Wednesday, January 2, 2013

Rust and Bone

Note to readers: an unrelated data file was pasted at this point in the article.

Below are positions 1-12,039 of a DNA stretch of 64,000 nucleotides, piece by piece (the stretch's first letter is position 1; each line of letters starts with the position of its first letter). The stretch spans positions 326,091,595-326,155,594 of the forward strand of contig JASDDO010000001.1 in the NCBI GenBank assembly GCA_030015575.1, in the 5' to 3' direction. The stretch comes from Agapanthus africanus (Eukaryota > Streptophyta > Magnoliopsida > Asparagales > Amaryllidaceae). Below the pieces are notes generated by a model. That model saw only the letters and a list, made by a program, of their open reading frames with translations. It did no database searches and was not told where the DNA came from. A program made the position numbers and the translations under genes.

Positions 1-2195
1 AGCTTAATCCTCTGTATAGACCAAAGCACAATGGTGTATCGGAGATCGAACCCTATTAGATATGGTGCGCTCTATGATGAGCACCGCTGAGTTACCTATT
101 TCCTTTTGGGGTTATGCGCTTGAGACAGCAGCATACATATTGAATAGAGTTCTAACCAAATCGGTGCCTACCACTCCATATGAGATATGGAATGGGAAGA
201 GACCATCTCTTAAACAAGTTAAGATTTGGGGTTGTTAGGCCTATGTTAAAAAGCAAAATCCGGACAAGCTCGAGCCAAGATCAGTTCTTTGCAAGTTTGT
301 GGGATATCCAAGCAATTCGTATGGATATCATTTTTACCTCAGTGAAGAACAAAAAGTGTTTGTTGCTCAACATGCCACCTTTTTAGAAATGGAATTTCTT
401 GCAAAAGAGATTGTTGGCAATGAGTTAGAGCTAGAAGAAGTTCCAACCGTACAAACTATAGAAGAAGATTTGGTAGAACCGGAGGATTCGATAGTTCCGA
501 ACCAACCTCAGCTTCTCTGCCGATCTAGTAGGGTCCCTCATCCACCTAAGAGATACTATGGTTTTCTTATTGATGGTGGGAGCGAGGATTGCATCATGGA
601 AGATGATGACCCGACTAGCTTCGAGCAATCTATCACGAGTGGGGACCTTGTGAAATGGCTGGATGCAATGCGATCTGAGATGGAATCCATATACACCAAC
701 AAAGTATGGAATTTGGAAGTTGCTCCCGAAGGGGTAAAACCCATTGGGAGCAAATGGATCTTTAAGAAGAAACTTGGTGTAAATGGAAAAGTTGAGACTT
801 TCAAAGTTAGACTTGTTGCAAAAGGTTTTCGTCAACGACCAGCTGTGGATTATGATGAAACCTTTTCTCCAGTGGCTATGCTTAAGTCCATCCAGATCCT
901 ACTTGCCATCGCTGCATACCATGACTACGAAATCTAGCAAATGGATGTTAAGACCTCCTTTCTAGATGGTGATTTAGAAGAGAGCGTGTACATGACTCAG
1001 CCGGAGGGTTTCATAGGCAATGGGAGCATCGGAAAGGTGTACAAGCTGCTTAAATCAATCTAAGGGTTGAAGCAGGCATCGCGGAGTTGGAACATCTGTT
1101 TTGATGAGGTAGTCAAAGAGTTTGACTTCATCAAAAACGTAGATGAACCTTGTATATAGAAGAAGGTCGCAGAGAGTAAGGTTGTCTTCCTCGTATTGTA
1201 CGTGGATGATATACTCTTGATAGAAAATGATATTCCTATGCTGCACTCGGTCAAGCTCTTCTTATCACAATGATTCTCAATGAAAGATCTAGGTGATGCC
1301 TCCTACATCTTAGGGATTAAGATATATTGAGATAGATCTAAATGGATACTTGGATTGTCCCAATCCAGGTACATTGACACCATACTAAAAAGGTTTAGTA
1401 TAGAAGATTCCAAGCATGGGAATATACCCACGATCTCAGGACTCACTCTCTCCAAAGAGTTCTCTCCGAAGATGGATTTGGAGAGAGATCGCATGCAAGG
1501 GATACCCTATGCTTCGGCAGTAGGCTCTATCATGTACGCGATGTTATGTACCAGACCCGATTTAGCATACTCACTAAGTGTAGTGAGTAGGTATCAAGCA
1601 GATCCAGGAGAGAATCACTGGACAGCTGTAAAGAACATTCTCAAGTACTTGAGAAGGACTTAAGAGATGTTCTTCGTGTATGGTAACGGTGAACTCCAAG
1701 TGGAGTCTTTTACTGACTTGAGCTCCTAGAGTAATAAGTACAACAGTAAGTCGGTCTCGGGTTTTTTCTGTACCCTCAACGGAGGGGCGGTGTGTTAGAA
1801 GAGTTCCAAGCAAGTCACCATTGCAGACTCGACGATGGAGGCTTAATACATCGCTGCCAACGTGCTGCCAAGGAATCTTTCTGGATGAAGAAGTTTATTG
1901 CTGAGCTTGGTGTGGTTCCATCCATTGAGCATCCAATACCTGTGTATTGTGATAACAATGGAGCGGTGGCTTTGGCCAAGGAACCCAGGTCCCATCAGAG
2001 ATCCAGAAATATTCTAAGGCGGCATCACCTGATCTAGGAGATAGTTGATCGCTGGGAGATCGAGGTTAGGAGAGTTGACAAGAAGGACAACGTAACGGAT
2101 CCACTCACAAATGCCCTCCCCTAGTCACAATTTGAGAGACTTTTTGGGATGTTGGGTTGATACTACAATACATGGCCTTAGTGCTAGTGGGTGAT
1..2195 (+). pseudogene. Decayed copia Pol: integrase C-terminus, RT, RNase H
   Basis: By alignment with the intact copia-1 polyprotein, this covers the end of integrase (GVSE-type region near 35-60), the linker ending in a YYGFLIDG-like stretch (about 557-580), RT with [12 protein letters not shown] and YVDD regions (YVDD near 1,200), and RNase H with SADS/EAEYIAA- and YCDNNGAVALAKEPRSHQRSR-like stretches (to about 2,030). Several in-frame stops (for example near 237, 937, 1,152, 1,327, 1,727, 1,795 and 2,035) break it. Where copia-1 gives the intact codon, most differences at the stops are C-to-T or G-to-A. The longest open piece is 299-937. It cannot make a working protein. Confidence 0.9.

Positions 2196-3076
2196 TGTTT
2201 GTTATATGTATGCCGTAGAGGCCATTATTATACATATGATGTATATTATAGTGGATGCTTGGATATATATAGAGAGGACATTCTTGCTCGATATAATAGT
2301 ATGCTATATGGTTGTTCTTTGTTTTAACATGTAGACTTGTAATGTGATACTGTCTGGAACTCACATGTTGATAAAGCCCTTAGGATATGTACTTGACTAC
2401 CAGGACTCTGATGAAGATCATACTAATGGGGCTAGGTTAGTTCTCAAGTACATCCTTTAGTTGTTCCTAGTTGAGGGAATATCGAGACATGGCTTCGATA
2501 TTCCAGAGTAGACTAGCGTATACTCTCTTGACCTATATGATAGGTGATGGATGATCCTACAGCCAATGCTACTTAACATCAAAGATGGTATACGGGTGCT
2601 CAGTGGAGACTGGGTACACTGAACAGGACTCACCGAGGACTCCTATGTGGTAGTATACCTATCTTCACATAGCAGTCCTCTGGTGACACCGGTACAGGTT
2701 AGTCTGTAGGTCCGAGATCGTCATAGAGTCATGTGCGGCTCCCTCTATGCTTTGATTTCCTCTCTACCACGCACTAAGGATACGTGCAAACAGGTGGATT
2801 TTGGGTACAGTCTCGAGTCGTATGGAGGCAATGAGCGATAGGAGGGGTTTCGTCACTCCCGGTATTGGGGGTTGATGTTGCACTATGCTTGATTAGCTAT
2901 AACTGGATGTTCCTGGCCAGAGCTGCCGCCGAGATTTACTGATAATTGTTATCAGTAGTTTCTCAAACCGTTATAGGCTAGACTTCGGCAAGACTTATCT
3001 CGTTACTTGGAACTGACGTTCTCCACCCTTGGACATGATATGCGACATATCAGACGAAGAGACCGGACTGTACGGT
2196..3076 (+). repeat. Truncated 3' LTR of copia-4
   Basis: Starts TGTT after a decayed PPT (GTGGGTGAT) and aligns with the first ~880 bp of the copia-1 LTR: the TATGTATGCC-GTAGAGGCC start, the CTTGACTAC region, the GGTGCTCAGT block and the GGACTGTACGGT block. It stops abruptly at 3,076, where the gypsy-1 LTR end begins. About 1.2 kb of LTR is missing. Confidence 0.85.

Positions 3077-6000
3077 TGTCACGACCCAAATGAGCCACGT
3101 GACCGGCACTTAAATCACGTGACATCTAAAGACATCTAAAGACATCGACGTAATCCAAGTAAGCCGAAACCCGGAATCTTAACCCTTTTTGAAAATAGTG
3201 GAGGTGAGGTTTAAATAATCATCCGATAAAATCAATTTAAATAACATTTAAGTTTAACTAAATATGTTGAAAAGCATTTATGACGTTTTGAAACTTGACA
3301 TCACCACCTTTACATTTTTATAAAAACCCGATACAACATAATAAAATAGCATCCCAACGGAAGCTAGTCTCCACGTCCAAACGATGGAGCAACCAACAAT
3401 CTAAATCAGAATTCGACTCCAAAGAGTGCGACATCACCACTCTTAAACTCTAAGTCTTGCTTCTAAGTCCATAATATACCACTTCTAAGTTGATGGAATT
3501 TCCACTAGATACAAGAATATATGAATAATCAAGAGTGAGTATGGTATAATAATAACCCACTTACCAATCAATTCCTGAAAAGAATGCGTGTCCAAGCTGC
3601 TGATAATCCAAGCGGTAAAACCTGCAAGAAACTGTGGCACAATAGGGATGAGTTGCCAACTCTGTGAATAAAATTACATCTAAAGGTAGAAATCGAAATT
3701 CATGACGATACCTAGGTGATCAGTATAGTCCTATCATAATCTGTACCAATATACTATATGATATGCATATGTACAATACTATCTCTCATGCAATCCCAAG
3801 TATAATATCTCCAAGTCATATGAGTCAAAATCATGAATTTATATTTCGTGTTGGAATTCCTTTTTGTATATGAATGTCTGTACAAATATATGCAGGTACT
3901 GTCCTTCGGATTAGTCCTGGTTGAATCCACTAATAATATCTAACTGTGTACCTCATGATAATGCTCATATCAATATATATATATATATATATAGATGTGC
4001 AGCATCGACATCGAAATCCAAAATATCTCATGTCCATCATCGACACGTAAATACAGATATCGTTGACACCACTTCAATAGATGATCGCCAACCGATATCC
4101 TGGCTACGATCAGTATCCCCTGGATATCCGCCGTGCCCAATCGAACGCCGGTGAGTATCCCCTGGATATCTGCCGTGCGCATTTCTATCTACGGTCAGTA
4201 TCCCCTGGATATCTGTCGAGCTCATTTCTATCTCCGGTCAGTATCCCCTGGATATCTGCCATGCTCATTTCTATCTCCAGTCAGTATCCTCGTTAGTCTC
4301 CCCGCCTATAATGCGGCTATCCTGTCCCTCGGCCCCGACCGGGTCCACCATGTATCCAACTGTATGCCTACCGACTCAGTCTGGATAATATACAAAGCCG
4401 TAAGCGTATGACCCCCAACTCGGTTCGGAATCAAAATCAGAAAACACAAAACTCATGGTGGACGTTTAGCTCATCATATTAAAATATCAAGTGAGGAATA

Jacques Audiard’s Rust and Bone is amputee porn in the guise of a French art film. Marion Cotillard’s portrayal of Stephanie the femme fatale of the movie is so powerfully disingenuous that she actually succeeds in creating the ersatz emotion that lies at the heart of soft core movies. Rust and Bone is in love with itself and keeps doing what it knows best again and again. Not content with equating physical and emotional wounds, it slips away from metaphor by having its knight in shining armor Alain (Matthias Schoenaerts) end up with his hands in castes that mirror the disfigurement his lover Stephanie endures when she’s attacked by a whale earlier in the film. Sex and disability is a profound theme if for no other reason than the fact that even those who don’t suffer from literal disabilities are for one reason or another disabled. It’s a theme whose sensitive treatment in The Sessions shows that it can be handled in a complex manner that avoids turning love scenes into a side show. Most commercial films have an arena. For instance in Wall Street, it’s obviously the stock market. Rust and Bone is Jaws, Rocky and Saturday Night Fever all rolled into one. You have a girl who works at the French equivalent of Sea World, who hangs out in a disco (where her predicament is heavy handedly foreshadowed in a violent interchange early on) and whose savior is a taller version of Sylvester Stallone who practices a particularly grueling form of bare-fisted mixed martial arts. At one point, Stephanie now on prosthetic limbs shows up at one of Alain’s fights and steps in as his manager. The maiming never ceases and Alain’s son Sam (Armand Verdure) who actually bears some resemblance to the youthful McCauley Culkin almost falls victim to his father’s fighting and carousing when he’s left “home alone” one time too many in the film’s stultifyingly mawkish denouement.

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